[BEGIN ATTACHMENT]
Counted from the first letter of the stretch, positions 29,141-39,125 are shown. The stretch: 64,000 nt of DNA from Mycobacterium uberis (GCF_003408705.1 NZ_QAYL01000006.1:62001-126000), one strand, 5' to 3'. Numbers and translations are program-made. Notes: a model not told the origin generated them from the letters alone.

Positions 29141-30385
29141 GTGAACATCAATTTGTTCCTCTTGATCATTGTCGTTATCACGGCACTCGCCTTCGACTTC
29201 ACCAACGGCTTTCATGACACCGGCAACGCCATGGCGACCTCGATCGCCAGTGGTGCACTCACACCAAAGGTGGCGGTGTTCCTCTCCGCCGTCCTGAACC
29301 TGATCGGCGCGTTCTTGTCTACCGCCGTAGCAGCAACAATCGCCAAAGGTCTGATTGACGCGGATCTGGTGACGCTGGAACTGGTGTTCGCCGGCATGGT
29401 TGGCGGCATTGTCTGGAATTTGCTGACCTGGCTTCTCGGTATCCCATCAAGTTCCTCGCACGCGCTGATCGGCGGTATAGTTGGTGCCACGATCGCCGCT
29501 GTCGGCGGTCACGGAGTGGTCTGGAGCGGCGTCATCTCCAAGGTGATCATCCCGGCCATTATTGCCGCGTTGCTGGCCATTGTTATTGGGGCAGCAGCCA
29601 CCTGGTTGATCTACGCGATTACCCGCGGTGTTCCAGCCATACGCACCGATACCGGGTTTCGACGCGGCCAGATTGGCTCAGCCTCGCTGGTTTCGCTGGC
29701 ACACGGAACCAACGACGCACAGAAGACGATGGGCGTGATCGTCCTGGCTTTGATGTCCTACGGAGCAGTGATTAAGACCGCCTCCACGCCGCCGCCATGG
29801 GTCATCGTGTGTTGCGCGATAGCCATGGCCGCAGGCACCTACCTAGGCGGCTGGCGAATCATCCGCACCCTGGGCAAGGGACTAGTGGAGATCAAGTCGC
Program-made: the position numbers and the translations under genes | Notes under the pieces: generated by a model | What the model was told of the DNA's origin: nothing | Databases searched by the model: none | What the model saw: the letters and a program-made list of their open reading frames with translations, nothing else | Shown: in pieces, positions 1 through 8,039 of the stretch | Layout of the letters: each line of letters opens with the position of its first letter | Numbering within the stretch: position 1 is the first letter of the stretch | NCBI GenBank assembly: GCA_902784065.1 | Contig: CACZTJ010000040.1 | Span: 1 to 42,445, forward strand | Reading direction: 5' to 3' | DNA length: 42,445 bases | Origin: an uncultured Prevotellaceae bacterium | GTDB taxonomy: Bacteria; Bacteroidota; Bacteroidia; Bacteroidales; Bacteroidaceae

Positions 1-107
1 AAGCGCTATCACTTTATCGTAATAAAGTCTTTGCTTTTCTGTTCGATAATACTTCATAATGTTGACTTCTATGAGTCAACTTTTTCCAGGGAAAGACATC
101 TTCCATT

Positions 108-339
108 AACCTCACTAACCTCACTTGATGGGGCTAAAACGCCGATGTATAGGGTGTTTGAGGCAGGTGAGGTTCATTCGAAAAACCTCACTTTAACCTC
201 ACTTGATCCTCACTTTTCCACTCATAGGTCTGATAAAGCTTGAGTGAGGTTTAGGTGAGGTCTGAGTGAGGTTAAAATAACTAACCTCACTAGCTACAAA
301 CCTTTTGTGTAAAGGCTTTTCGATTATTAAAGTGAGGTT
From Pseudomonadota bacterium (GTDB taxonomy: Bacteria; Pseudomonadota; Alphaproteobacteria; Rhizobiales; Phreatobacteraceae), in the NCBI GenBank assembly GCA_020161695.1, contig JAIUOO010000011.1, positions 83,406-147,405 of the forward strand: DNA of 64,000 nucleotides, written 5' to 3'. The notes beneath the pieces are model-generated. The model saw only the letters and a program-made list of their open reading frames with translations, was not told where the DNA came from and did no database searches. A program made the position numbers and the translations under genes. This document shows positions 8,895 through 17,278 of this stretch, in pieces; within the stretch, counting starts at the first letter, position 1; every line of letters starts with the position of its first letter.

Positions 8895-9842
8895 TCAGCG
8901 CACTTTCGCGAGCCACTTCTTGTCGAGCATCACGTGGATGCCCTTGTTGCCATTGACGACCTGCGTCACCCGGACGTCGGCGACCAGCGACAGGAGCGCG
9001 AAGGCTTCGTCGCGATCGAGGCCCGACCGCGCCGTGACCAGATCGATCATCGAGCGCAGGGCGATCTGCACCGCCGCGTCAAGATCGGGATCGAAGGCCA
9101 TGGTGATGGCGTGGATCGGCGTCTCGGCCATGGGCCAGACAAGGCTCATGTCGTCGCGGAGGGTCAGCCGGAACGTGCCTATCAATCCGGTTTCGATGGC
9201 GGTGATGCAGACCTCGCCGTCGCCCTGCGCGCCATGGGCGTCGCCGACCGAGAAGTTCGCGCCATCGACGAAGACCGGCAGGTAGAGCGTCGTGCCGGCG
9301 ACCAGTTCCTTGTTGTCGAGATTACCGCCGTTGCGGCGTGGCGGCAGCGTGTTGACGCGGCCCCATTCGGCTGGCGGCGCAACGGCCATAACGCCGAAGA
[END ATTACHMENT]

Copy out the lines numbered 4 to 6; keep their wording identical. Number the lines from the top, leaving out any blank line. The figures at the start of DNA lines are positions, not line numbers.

29201 ACCAACGGCTTTCATGACACCGGCAACGCCATGGCGACCTCGATCGCCAGTGGTGCACTCACACCAAAGGTGGCGGTGTTCCTCTCCGCCGTCCTGAACC
29301 TGATCGGCGCGTTCTTGTCTACCGCCGTAGCAGCAACAATCGCCAAAGGTCTGATTGACGCGGATCTGGTGACGCTGGAACTGGTGTTCGCCGGCATGGT
29401 TGGCGGCATTGTCTGGAATTTGCTGACCTGGCTTCTCGGTATCCCATCAAGTTCCTCGCACGCGCTGATCGGCGGTATAGTTGGTGCCACGATCGCCGCT